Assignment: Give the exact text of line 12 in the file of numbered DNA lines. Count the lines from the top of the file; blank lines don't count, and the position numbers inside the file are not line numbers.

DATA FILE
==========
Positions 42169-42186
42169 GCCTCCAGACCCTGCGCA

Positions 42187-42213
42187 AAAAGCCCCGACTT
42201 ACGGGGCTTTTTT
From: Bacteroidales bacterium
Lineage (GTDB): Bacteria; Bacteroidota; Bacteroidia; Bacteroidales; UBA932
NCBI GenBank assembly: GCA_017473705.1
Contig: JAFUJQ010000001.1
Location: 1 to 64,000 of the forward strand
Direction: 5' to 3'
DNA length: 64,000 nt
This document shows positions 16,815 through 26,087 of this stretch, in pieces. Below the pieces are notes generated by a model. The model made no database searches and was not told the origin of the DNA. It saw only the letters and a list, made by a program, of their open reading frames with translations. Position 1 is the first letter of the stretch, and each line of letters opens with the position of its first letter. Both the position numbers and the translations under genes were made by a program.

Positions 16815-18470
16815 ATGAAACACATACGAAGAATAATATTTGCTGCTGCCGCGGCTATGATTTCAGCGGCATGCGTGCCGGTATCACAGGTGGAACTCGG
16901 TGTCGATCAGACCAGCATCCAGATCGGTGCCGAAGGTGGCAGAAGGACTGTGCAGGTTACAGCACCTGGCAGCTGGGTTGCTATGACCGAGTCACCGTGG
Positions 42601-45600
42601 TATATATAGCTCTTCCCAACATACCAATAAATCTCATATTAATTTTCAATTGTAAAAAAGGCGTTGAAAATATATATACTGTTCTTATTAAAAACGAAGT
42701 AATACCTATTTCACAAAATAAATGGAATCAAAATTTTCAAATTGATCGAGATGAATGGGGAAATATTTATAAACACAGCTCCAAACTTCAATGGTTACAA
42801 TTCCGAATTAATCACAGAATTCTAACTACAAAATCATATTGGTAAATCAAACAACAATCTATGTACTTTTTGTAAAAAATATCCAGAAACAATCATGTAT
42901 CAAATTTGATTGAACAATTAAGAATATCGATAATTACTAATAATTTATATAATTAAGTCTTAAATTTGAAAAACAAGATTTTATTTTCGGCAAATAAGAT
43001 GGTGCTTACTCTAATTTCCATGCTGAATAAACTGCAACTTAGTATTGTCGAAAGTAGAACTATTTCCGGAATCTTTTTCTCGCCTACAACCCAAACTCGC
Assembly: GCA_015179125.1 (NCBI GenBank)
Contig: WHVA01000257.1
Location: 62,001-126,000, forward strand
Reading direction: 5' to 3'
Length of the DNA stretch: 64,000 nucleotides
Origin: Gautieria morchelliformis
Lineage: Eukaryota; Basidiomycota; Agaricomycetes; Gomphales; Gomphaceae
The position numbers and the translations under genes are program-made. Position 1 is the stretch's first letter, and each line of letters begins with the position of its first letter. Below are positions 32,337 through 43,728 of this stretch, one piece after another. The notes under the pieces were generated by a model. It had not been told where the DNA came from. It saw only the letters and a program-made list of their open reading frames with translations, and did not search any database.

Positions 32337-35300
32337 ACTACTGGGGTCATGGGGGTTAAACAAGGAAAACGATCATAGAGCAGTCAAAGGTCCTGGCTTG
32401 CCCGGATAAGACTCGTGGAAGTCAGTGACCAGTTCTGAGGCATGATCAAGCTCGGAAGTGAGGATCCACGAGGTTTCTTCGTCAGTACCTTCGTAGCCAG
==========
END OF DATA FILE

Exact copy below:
DNA length: 64,000 nt